Rebirth and urban planning of the city of Noto

The current city of Noto is the result of a complete reconstruction in a new location. The previous site, called Noto antica , was destroyed by the earthquake of 1693.
was destroyed by the earthquake of 1693. The community took more than ten years to decide where to build the new city. A decision was finally made by the vicar general Giuseppe Lanza Duca di Camastra who chose the Meti Plateau, a safer and more accessible area for trade routes.
The aristocracy and the clergy invested heavily in the reconstruction, and the works were commissioned to the best architects of the time: Rosario Gagliardi , Vincenzo Sinatra and the Labisi brothers, flanked by valuable craftspeople. The urban layout is arranged on two levels.
The first includes the slope and the upper part on the hill called the Pianazzo, where the popular buildings were built. The second is monumental Noto, whose urban design is attributed to the Jesuit architect Angelo Italia. It is located on the lower part of the slope where the noble buildings and religious complexes initially settled with temporary structures.
Later, in the 18th century, this area became home to the city’s magnificent Baroque scenery. Monumental Noto extends along the east-west axis, where three squares and the main buildings are positioned, with a layout similar to Catania. The Pianazzo, on the other hand, has a chessboard layout and runs along the north-south axis.
Between changes of perspective and altitude, the intersection of the two roads, the architecture and the staircases make up the wonderful Baroque scenery of Noto.

The smallest Greek theatre in the world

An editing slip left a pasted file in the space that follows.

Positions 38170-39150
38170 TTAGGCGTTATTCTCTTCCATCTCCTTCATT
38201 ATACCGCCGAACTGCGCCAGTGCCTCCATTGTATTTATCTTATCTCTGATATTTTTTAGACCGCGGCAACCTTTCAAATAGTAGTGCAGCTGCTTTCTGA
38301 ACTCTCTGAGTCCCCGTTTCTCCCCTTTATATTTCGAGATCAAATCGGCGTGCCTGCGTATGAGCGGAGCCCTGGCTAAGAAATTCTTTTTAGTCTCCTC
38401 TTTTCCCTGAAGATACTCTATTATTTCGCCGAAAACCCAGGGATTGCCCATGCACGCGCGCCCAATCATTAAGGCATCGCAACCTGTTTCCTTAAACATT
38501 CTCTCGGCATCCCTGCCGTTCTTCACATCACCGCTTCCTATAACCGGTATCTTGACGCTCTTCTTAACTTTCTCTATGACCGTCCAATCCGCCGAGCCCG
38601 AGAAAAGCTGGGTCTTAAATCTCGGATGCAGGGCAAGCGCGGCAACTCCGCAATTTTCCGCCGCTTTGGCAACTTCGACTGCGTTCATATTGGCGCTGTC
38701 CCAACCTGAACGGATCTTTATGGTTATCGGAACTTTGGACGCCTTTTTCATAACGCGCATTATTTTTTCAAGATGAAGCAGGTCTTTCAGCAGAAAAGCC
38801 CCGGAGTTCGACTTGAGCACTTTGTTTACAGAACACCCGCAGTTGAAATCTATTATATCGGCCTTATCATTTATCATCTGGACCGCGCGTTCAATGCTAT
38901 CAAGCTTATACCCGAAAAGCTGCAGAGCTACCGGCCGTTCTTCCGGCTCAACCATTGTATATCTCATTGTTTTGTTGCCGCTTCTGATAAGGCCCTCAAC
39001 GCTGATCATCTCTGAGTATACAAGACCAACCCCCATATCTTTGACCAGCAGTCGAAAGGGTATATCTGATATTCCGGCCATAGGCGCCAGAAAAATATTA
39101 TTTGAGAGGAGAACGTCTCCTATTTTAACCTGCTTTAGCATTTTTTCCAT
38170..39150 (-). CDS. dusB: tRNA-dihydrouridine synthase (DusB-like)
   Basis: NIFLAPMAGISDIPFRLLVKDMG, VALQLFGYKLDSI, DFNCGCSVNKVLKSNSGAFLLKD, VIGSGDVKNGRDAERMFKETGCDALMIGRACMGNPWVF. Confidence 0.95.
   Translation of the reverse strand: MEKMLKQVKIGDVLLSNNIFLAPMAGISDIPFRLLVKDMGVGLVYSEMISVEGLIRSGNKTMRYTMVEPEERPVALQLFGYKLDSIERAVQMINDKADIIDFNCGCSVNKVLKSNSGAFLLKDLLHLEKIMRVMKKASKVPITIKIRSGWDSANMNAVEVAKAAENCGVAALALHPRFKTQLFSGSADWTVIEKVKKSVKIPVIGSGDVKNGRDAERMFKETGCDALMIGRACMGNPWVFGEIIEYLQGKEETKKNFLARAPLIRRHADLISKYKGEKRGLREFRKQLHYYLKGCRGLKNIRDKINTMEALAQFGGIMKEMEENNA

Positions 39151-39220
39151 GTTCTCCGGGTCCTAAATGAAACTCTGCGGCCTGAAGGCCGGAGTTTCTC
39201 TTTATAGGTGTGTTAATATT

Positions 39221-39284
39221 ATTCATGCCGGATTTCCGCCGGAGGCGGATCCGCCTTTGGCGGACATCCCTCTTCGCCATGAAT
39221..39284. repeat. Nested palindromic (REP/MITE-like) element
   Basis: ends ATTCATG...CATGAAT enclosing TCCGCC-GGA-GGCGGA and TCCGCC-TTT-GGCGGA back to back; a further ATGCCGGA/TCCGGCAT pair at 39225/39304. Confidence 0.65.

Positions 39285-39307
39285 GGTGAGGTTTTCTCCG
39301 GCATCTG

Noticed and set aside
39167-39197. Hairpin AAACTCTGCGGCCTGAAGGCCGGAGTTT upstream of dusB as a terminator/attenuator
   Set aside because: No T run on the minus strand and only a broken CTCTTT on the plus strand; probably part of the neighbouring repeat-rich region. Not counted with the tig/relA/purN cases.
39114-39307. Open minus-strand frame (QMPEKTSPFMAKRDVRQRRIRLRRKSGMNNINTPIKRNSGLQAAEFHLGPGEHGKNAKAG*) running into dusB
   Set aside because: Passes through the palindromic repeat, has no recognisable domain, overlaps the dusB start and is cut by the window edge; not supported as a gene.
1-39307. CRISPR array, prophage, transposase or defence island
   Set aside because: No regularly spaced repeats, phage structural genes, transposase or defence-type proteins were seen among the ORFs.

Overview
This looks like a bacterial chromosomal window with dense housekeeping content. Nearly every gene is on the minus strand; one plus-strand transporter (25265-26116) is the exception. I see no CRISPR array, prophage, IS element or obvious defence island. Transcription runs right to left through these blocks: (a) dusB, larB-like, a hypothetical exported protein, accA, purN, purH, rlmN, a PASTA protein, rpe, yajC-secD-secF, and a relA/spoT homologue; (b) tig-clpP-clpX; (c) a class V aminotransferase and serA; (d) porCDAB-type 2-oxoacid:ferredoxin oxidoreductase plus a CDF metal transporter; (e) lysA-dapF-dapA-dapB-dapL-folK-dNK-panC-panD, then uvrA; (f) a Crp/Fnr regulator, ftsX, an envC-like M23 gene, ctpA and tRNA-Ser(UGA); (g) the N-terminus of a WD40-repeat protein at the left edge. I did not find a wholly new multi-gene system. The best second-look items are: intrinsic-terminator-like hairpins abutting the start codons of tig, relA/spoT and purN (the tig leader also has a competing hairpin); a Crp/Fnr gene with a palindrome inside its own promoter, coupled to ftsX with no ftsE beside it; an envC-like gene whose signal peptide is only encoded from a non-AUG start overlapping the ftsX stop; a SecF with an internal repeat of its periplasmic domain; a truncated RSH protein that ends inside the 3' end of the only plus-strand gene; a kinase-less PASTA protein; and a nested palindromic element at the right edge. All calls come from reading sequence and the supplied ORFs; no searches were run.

The beginning of an authentic Baroque conception

Views denied, views conquered: the power of the devout Benedictines

The Palazzo dei due mori

Geometry and wonder in civic architecture in the Baroque of the Val di Noto

A compromise between Neoclassicism and Baroque

Palazzo Trigona: a building with a complex shape

The senses tell the story of the Church of San Giuliano ai Crociferi

The Church of Madonna della Stella

The Benedictines’ library

The Church of St. John the Evangelist

Rebirth and urban planning of the city of Noto

Scenography, lights and colours of the cathedral

The senses tell the Benedictine Monastery and the Church of San Nicolò l’Arena

The senses tell about Palazzo Zacco

Baroque creativity: recurring themes

Barresi-Branciforte: the lords of the fiefdom and the modernisation of the town

The church of San Nicolò l’Arena: the majesty of an unfinished beauty

The Church of St. Julian on Via dei Crociferi

The two churches

The palace, the town, the church

The senses tell the Church of San Domenico

Expanded spaces, stucco and colourful lights

Luminous sacred spaces

The church and the college

Majestic exteriors, grandiose interiors

The Church of St. Paul

Madonna of the Militia: a singular warrior virgin

The senses tell the story of the Church of San Benedetto

The city of Modica, a balance between nature and urbanism

The Staircase of Angels

Verticality and dynamism of the façade of the Church of San Carlo